Reliability Engineering Snapshot TM

Illustrated Case Studies in the Maintenance Reliability Engineering World of Failure Analysis, Predictive Maintenance, and Non Destructive Evaluation




Material Properties - Case Study No. 3: RA253 Alloy Intergranular cracking


Stress Corrosion Cracking The RA253 material is special for high temperature service. The crack was located in a fired rotary kiln that operated at very high temperatures between 500 to 900 C. Cracks which appear to be shaped like the branches of a tree, or roots, signal a metallurgical change in the material that usually indicate that it can no longer serve its intended purpose.
There were several cracks such as the one above, and a couple were patch welded to keep product from leaking out (Figure 2). Within several months the repair started leaking again, and to no surprise, the new crack had the same branch-like appearance as the first crack.

The basic failure mechanism had occurred on an intergranular scale, the crack(s) actually following the grain boundaries of the material. If the problem were strictly structural, the crack would essentially be straight.

New Crack Starting From Weld Repair

All Pictures and Text Copyright © 1998 - 2016 Contact Mr. Adler Adler Engineering LLC of Wyoming USA

Great care has been taken in the compilation of this article. However, no warranty, expressed or implied, including without limitation, warranties of merchantability or fitness for a particular purpose, are given in connection with this article or any article archived on this website. Although this information is believed to be accurate by the author, the author cannot guarantee favorable results will be obtained from the use of this article alone. This article is intended for use by persons at their sole discretion and risk. Since the conditions of product or material use are outside of the author's control, the author assumes no liability or obligation in connection with any use of this information. The author is not liable for special, indirect or consequential damages resulting from the use of this material.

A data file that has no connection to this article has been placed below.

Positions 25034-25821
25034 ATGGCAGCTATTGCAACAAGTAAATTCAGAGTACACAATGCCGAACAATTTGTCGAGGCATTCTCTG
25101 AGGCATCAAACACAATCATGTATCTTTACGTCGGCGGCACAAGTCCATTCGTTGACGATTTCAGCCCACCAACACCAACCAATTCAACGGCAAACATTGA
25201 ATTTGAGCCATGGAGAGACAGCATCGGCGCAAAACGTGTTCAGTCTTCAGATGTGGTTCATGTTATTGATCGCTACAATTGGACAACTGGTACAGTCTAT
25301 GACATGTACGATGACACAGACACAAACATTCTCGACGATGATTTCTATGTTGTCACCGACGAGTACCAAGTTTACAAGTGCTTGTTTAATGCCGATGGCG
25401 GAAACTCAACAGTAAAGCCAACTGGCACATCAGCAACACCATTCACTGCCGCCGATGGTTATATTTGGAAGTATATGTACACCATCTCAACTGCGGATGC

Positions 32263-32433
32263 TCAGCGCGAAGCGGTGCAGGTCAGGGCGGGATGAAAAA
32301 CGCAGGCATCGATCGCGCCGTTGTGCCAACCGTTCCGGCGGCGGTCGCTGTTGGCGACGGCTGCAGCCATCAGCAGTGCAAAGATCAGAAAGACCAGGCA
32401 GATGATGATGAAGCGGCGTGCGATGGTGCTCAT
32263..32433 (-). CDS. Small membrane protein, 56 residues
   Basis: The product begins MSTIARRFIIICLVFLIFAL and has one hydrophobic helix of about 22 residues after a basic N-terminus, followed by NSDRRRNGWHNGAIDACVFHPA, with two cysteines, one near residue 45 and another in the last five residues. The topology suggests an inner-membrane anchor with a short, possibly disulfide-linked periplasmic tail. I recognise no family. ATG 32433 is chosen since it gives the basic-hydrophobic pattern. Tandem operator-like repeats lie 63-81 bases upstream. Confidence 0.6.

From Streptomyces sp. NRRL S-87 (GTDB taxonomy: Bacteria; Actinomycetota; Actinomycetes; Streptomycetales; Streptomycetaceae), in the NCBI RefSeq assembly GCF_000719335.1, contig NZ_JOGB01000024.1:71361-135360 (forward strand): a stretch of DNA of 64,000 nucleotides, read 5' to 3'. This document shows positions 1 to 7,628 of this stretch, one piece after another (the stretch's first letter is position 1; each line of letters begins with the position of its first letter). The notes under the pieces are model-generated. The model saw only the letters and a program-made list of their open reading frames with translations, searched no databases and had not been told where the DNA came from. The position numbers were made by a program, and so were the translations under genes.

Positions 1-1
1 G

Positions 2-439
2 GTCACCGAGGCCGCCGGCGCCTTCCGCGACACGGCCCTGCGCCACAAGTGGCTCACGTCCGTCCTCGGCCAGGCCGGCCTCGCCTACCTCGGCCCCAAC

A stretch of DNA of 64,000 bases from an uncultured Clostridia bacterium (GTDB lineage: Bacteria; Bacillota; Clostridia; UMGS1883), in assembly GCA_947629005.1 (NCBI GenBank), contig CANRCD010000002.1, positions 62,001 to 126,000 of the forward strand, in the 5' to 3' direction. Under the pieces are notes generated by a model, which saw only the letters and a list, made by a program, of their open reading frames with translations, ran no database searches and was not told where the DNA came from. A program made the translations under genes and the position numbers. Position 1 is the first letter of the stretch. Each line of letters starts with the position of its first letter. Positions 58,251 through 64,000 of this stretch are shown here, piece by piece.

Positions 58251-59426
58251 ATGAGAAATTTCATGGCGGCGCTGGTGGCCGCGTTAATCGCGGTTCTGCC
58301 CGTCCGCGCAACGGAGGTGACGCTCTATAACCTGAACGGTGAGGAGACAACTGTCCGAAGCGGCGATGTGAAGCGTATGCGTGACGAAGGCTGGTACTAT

No part of this article or any article archived in this website, or any part thereof, may be reproduced, stored in a retrieval system or transmitted in any form or by any means, electronic, mechanical, photocopying, recording, scanning or otherwise, without the prior written permission of the copyright holder R. H. Adler. Nothing contained in this article or any article archived in this website shall be construed as a grant of any right of manufacture, sale, use, or reproduction, in connection with any method, process, apparatus, product, composition, or system, whether or not covered by letters of patent, copyright, or trademark, and nothing contained in this article or any article archived in this website, shall be construed as a defense against any alleged infringement of letters of patent, copyright, or trademark, or as a defense against any liability for such infringement.